Career Planning: Three Unique Graduate Degree Programs That Teach Concrete & Applicable Skills

Career planning & education go hand in hand. It’s important to pursue a graduate degree that positions you to pursue your dream job; otherwise, you may end up wasting your time and money. Many people advise students against pursuing master’s programs in liberal arts fields, stating that the return on investment can be quite low.

Rather than listening to generalizations, it is important to take a step back and ask introspective questions about how your graduate school plans fit into your career planning and financial planning objectives. If you receive a scholarship or fellowship, and you want to become a high school art teacher, then a master’s degree in art history may be well worth your time. If your career planning trajectory involves a lifetime in the nonprofit field, then you probably want to avoid spending $100K or more on an MBA. That kind of extreme debt load could cause you hardship until you’re ready to retire – a pretty scary fact that many young people fail to acknowledge.
While broad-scope programs like MBAs and law degrees are great options for many people, these degrees are not for everyone. In too many situations, students pursue these programs without concrete career planning objectives. Yes, MBAs and law degrees have high income potential, but a big paycheck won’t necessarily make you happy. Plus, with a little elbow-grease and creative thinking, you may be able to take home as much money, happiness, or both that you would have earned with an MBA or JD.

Here are three unique degree programs that could teach you some very concrete, industry-applicable skills. Because they are out-of-the-ordinary, they may help you stand out from the crowd. When career planning, keep programs like these in the forefronts of your minds.

M.A., Demography & Social Analysis at the University of California, Irvine: This is a one-year program that equips students with the quantitative skills to become demographers. Students receive intensive training in statistics and geographic information systems, learning programs such as Stata, SPSS, and ArcGIS. The program requires a year-long master’s thesis so that students can apply their new skills to real world situations. With a degree like this, students develop the skills necessary to pursue careers in market research, data analysis, consulting, marketing, and government. The program leaves room open for electives, so it’s possible for students to tailor courses to their career planning objectives. This degree also prepares students for PhD programs in sociology, criminology, and demography.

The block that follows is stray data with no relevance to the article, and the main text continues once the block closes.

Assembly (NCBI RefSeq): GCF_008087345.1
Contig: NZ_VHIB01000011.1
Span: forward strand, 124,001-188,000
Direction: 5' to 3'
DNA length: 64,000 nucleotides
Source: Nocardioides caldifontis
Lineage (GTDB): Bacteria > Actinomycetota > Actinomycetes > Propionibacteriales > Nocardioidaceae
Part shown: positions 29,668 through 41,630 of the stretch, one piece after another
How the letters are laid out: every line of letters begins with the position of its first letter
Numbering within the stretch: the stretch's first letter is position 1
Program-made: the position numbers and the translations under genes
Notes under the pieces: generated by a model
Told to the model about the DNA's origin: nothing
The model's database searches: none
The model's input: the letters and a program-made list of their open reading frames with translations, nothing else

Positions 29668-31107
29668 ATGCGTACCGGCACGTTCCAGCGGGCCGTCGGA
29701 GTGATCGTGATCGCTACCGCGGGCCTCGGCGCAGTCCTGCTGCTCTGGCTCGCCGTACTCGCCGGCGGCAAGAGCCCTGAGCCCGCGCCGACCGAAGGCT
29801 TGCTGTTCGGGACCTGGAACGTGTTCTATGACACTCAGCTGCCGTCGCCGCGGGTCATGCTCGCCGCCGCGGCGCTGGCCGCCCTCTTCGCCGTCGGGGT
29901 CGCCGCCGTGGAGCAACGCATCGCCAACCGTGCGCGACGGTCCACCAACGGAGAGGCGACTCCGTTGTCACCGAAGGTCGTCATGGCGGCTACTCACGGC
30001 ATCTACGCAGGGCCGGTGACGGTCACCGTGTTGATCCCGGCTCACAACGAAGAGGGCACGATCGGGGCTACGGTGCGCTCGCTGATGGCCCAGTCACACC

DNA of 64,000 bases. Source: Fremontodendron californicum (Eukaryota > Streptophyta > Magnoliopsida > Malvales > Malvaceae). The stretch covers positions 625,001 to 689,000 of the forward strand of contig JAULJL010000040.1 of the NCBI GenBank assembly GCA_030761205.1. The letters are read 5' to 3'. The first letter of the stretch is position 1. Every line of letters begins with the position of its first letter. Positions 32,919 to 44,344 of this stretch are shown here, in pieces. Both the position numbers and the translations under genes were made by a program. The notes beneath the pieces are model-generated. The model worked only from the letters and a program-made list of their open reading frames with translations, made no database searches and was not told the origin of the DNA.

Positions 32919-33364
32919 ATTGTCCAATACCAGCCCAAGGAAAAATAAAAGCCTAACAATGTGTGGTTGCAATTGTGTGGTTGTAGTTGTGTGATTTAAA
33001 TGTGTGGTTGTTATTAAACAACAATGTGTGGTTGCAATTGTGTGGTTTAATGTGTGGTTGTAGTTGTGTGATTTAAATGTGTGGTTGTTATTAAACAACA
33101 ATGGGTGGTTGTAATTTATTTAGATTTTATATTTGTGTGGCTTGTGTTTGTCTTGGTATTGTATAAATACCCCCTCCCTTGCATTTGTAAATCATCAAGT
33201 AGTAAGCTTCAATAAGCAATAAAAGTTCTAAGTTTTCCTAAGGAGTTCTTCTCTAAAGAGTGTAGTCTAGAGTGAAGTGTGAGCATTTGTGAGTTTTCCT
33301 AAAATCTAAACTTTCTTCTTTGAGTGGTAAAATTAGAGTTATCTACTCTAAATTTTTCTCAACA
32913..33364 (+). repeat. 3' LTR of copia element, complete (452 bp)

A master’s degree in public administration (MPA) allows students to pursue a number of tracks including planning, management, and fiscal analysis. With this degree, students learn the skills necessary for leadership in local government at the local, state, and federal levels. Graduates from this type of degree program are also well-prepared for consulting careers in the private sector.

A master’s degree in public health (MPH) prepares students for careers in the healthcare field. Many people are quick to assume that MPH-holders are limited to the nonprofit sector, working in free clinic settings. In actuality, MPH-holders can work in a number of settings including think thanks, research facilities, and consulting firms. In many programs, MPH students can tailor their degrees to their strengths—whether they are good with numbers or better with mass communications.

No matter what you do, it’s important to master a skill or field and specialize in a topic that you enjoy. Knowing a little about everything is good, but it’s even better if you know a lot about something in particular. In today’s economy, it’s important to choose a degree that helps you develop a specialty.

Photo Credit: Seir + Seir